As you know, I’ve got disasters on the brain lately, from floods to tornadoes to oil spills to tsunamis to earthquakes, and I keep thinking about ways that we are increasingly, systemically vulnerable to things going badly for us. While reporting on the federal debt the other day, a thought-bubble appeared above my desk, hovering portentously, threatening to burst at any moment and drench me with notions that I hadn’t fully thought through. And the gist of the thought bubble was this: That the federal government is a fundamentally defective mechanism.

That there’s something out of kilter in the design. That you can’t get good decisions out of a system that is not engineered to produce them.

If true, kicking out the bums and sending Mr. Smith to Washington won’t solve our biggest problems.

I was thinking specifically of the fiscal issue. Although liberals and conservatives have very different ideas of where the source of the problem can be found, there’s a general consensus that we’re on an unsustainable fiscal path, that we’ve committed ourselves to spending more money than we’re willing to supply in tax revenue. Normally we could rely on economic growth to bail us out, except that, thanks to an aging population and rising health care costs, spending will outpace economic growth.

William Gale of Brookings summarized the problem when I talked to him last week:

“The entire social contract, regarding what individuals pay, what corporations pay, how we structure government spending…the collective set of assumptions that we’ve developed as a society are not sustainable.”

So I threw out the idea that maybe the system doesn’t work, that we’re always just a year or two away from the next election, and no one wants to absorb a short-term political cost even if it solves a long-term problem.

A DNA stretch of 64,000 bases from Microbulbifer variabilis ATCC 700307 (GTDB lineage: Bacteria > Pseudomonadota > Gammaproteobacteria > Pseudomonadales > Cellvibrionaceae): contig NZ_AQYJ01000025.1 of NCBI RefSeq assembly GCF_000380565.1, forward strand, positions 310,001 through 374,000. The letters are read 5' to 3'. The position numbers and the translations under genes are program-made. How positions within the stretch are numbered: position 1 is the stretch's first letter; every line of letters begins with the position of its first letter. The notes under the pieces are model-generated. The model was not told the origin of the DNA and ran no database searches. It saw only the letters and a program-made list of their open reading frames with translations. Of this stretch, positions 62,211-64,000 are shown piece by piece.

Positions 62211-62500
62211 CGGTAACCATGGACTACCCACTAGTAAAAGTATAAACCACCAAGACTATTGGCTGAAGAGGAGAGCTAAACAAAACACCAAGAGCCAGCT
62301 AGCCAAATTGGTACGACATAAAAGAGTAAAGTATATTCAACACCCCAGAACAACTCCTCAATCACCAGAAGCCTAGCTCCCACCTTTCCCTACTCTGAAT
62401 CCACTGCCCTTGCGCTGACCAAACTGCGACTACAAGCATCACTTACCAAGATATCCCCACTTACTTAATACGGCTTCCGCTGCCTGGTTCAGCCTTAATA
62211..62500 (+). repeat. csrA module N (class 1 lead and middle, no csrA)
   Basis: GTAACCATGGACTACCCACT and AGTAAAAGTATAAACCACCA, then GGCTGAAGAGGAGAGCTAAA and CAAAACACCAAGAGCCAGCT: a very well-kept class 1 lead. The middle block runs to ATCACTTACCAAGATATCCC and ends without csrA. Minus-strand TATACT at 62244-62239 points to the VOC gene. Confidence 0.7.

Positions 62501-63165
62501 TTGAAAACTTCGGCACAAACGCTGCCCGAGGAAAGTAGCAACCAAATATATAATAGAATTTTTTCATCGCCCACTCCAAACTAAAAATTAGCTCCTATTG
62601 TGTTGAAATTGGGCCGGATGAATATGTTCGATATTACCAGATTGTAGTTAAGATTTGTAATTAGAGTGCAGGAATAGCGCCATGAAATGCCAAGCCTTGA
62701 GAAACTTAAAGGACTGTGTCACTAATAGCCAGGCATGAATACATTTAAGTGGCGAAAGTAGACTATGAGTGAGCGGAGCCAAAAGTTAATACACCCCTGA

(Another example right now involves energy policy and climate change: It’s easier to talk about drilling more oil wells and how we need to lower the price of gasoline than it is to say we need to put a tax on carbon as a starting point in preventing potentially catastrophic climate change.)

Gale disagreed: He said that our system has actually managed, over the decades, to solve major problems, just rather slowly sometimes. He cited the civil rights movement as one that took many decades but ultimately proved triumphant.

“The great strength of the country is the democratic processes that underlie policial decision-making. But that stuff takes a long time to work its way through,” he said.

He added: “Fiscal policy is almost like an economic civil war. It’s precisely because it’s us against us that it’s a problem.”

Yeah: We need to decide, collectively, small-d democratically, what we want to do, what we believe, what we think is the correct social contract between generations, between workers and non-workers, between the rich and poor, between the federal government and the states, and so on.

It’s us against us.

(For the record, I’m rooting for us.)